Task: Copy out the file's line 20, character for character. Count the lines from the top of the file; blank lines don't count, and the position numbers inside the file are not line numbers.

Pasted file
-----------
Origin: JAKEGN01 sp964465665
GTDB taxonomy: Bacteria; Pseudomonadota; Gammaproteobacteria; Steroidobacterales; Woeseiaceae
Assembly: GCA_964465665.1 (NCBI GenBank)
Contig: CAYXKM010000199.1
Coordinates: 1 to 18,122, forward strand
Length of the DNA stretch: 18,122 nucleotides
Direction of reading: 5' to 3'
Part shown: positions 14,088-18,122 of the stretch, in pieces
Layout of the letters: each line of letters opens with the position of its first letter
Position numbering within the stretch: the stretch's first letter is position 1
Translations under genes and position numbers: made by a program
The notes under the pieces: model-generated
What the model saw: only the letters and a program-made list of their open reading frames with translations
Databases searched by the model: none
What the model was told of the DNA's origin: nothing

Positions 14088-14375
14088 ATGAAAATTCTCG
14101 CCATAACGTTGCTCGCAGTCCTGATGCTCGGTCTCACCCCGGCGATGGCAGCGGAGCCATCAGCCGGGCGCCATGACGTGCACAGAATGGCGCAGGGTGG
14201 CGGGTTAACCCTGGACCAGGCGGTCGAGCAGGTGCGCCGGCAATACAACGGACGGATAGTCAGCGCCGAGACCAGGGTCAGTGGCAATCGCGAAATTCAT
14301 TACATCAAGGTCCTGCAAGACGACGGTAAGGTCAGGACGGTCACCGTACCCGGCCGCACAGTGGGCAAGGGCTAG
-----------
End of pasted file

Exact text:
14301 TACATCAAGGTCCTGCAAGACGACGGTAAGGTCAGGACGGTCACCGTACCCGGCCGCACAGTGGGCAAGGGCTAG